The war escalated from then. The Obama Administration ended with a 100x increase in arms deals between United States and Mexican governments. Before the official spending ramped up in 2015, from day 1 the DOJ allowed arms traffickers to "walk" thousands of weapons to Mexican paramilitaries, two of which were recovered at the murder scenes of US federal agents. Another, a 50 caliber anti-helicopter rifle, was recovered from Guzman's personal armory upon his capture by Mexican marines. 

In the case of slain Border Patrol Agent Brian Terry, the US House of Representatives held AG Eric Holder in contempt. The first sitting Cabinet official so held (Politico). To protect documents in the Terry case, President Obama issued his Administration's only claim to executive privilege (ProPublica) - a privilege rejected by federal court in 2016. Simultaneous to the Terry revelations in spring 2011, DEA Administrator Michele Leonhart, "acting administrator" since the Bush Administration, described violence as a sign of success in the drug war. She likened Mexico to "caged animals attacking one other" (Washington Post). Leonhart resigned in 2015 after DEA agents were discovered in the company of Colombian cartel prostitutes. 

In finance, DOJ colluded with UK banking regulators (Guardianto defer prosecuting HSBC bankers for laundering Guzman's cartel money. Instead, future AG Loretta Lynch's Brooklyn attorneys hit bank shareholders with a record $2B fine. So vast the rivers of illegal drug money, the UN drug tsar claimed laundered drug currency contributed liquidity necessary to float banks through the financial crisis (Guardian). Among bankers and traffickers, US Attorneys fought for multiple multi-billion dollar forfeitures. In the flurry of billion-dollar deals and fog of endless war, guilty and innocent disappeared into the ether of American justice.


President Obama did not invent the southern flow of military weapons. Nor did Chapo Guzman invent the northern flow of cocaine and narcotics. Nor HSBC drug war banking. HSBC did, though, industrialize it. HSBC handled silver accounts for British East India's tea and opium wars in which it seized Hong Kong. "Hong Kong" puts the "H" in Hong Kong Shanghai Banking Corporation - or, "HSBC". On a regional USA level, gun and drug trades explain much political economics between a deeply segregated Chicago metro and Midwestern suburbs.  On a continental scale, Guzman's 20 year, $14B legal battle with DOJ is a blip in the war for Central American assets. The map below (Tableau) shows March 2017 data for Specially Designated Nationals meaning that "their assets are blocked and U.S. persons are generally prohibited from dealing with them" (US Treasury). Specially Designated Nationals cluster in Colombia and align to Mexico's Pacific Coast drug war ports.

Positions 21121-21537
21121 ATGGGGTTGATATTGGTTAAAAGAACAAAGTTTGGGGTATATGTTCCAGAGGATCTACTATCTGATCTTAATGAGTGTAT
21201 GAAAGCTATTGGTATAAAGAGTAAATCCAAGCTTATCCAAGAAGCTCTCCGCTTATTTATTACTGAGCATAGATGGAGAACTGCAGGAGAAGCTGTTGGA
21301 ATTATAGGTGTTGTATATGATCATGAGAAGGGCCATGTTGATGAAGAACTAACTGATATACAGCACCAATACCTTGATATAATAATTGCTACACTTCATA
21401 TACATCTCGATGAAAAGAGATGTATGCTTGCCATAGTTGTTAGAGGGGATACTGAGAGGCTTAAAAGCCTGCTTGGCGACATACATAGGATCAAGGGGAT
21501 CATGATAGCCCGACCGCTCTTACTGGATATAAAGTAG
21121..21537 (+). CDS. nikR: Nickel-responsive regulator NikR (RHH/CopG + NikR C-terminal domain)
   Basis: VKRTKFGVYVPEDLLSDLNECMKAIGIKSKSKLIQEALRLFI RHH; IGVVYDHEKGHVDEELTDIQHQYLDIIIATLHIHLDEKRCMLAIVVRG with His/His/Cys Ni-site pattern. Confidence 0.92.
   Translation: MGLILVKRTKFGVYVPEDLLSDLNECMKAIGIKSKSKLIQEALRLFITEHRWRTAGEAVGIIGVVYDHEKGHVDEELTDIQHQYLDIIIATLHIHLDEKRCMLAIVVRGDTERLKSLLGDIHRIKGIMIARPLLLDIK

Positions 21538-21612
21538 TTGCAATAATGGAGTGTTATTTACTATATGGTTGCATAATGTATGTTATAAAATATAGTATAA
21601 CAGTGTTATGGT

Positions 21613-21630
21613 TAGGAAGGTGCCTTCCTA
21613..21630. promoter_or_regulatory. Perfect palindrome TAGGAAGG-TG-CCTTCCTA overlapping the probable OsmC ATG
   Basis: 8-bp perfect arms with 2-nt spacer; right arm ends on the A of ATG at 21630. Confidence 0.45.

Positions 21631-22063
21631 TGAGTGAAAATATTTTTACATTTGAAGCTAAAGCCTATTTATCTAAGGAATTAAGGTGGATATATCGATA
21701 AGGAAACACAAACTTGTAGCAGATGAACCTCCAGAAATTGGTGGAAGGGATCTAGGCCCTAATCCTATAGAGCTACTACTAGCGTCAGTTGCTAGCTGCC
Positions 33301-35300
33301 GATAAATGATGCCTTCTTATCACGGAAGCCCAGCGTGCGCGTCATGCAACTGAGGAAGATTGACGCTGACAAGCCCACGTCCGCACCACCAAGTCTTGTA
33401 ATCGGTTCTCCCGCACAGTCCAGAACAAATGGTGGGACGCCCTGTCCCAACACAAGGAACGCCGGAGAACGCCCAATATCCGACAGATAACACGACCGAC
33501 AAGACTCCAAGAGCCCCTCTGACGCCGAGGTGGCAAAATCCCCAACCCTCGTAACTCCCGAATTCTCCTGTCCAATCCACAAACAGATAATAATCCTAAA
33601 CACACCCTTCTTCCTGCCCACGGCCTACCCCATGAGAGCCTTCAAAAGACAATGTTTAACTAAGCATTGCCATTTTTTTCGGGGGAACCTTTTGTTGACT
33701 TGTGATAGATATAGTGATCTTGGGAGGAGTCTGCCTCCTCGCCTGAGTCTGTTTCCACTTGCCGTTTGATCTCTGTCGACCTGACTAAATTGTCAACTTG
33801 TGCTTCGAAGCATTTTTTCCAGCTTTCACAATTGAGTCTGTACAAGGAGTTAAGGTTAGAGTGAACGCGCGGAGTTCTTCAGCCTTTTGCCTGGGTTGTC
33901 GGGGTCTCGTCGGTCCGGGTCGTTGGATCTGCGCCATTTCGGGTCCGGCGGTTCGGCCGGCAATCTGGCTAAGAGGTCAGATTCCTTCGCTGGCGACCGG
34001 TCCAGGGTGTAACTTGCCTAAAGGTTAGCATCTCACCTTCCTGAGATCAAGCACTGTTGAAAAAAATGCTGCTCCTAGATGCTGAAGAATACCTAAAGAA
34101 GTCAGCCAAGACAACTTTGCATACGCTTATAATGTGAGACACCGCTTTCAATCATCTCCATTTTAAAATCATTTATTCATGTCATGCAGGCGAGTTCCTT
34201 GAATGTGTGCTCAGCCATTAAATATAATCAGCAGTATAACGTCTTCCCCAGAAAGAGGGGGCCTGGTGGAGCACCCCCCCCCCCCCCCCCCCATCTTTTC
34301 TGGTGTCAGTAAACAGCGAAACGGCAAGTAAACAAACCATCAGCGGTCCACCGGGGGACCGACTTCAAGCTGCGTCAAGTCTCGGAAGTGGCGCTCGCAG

In June 2013, Iran dealmaker for Treasury Secretary Jack Lew and future acting Secretary of the US Treasury for President Trump, Adam Szubin (Jewish Telegraphic Agency), sanctioned 19 Mexican companies and 35 Mexicans (DOJ) in his capacity as Director of Treasury's Office of Foreign Assets Control. A month later, three Mexican judges court released the network's primary actor, an old man named Rafael Caro Quintero. Quintero told Proceso that he's friends with Guzman and Mayo.